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Jed Boal Reporting Researchers at the VA Medical Center in Salt Lake hope a new study will tell them more about the biological basis for panic disorder.
They believe detailed images of the brain should help them better understand why some people have panic attacks.
Researchers know panic disorder is a biological, not psychological, illness. But they want to take a closer look at what causes panic attacks so they can help veterans and others who suffer with them.
Nearly five percent of the U.S. population suffers from panic disorder, and 22 percent have experienced panic attacks. "All of a sudden [their] heart's beating fast, short of breath, trembly, shaky, sweaty," explained William Marchand of the University of Utah and the George E. Wahlen Department of Veterans Affairs Medical Center in Salt Lake.
Marchand says people inherit a susceptibility to panic, but not the disorder itself. "We're trying to understand how brain circuits function abnormally in panic disorder," he said.
They'll use MRI to compare brain activation patterns of those who have panic disorder with those who don't. Researchers will then study the connectivity of the brain circuits through images taken in the MRI and hopefully find out what's biologically wrong.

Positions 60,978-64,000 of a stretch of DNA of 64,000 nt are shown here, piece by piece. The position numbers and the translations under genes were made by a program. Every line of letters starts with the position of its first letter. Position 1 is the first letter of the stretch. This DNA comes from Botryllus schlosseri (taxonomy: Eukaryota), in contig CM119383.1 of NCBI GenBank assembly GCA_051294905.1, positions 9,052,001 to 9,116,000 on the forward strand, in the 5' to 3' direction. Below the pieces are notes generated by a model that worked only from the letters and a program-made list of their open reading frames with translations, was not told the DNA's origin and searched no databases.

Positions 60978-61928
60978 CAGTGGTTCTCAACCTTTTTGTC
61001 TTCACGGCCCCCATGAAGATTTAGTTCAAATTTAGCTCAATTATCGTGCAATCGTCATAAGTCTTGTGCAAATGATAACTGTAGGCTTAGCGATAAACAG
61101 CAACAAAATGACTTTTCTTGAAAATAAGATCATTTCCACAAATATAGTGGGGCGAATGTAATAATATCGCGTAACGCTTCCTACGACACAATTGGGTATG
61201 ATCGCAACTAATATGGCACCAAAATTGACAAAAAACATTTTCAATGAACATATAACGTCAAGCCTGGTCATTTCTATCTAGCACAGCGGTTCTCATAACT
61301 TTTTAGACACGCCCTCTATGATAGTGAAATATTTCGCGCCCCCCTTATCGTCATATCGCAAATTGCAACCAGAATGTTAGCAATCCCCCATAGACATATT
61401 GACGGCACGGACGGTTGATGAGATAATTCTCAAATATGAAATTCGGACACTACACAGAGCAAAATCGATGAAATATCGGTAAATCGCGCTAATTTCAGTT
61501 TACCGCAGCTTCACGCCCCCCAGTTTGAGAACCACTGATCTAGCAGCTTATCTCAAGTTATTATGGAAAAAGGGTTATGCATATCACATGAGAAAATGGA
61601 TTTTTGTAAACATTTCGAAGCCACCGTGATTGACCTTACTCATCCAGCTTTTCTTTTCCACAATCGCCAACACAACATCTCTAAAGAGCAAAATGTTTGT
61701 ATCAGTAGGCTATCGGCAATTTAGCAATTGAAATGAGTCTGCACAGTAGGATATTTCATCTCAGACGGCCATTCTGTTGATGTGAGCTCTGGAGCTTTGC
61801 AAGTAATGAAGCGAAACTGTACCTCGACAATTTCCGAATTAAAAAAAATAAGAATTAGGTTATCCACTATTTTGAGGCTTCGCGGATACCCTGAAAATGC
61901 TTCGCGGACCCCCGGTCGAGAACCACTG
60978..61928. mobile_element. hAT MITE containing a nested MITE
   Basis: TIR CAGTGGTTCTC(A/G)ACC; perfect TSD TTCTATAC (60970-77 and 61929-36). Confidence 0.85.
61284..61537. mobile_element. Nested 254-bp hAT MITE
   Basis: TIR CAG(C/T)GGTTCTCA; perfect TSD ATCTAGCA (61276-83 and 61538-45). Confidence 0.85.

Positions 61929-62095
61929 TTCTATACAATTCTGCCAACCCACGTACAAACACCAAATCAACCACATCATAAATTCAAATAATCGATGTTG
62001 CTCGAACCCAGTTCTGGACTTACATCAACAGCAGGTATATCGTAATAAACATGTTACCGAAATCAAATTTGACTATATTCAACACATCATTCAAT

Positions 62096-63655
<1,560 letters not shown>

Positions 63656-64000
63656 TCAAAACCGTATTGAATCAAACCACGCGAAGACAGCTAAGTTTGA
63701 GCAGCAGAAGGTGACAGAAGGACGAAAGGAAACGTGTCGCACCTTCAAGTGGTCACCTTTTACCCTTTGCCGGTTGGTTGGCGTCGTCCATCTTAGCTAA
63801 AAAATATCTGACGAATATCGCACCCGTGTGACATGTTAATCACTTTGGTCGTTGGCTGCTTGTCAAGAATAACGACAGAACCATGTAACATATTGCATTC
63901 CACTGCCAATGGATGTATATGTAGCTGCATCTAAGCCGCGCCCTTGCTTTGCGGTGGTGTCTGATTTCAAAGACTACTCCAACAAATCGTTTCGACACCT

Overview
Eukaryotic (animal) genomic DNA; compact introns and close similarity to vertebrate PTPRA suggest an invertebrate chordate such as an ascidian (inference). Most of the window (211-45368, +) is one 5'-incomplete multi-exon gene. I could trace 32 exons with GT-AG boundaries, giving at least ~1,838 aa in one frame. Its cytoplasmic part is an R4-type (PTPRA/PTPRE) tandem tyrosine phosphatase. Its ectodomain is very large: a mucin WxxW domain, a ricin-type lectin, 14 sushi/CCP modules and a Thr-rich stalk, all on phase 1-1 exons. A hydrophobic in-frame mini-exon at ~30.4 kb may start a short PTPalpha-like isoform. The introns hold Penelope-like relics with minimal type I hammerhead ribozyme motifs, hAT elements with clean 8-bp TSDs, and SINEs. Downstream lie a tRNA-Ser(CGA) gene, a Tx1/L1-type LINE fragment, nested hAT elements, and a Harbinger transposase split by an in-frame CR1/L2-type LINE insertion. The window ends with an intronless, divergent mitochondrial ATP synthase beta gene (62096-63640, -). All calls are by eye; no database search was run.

The fear comes on from out of the blue, so Marchand suspects they'll discover abnormal connectivity. "Ultimately that should lead to more effective treatments and prevention strategies," he said.
Veterans returning from combat are at high risk of having psychiatric disorders like post-traumatic stress disorder (PTSD) and panic disorder. So, findings from this study may ultimately lead to treatments for PTSD.
"We're very invested right now in developing the best treatments for our returning vets," Marchand said.
Researchers are still looking for subjects with panic disorder for this study.
For more details on the disorder and to find out how you can participate, just click on the related link.